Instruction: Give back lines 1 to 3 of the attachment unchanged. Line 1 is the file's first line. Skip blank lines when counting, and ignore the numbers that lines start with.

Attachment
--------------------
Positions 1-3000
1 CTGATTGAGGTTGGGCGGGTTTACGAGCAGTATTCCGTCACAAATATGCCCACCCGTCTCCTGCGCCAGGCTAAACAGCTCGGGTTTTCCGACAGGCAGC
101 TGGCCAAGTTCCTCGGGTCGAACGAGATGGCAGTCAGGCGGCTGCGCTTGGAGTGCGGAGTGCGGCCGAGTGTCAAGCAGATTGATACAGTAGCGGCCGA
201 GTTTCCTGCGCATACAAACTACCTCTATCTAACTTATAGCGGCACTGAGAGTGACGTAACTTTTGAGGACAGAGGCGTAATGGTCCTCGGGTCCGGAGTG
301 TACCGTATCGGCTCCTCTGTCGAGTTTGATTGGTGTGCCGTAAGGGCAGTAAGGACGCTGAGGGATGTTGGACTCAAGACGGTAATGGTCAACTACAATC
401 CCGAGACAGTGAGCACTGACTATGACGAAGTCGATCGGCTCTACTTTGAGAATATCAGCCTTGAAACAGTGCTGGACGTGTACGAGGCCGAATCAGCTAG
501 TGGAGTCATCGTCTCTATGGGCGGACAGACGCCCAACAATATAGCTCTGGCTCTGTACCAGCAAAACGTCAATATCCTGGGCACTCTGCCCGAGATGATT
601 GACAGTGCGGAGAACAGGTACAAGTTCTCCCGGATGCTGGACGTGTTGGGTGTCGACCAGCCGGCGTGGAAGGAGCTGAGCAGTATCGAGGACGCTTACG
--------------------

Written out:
Positions 1-3000
1 CTGATTGAGGTTGGGCGGGTTTACGAGCAGTATTCCGTCACAAATATGCCCACCCGTCTCCTGCGCCAGGCTAAACAGCTCGGGTTTTCCGACAGGCAGC
101 TGGCCAAGTTCCTCGGGTCGAACGAGATGGCAGTCAGGCGGCTGCGCTTGGAGTGCGGAGTGCGGCCGAGTGTCAAGCAGATTGATACAGTAGCGGCCGA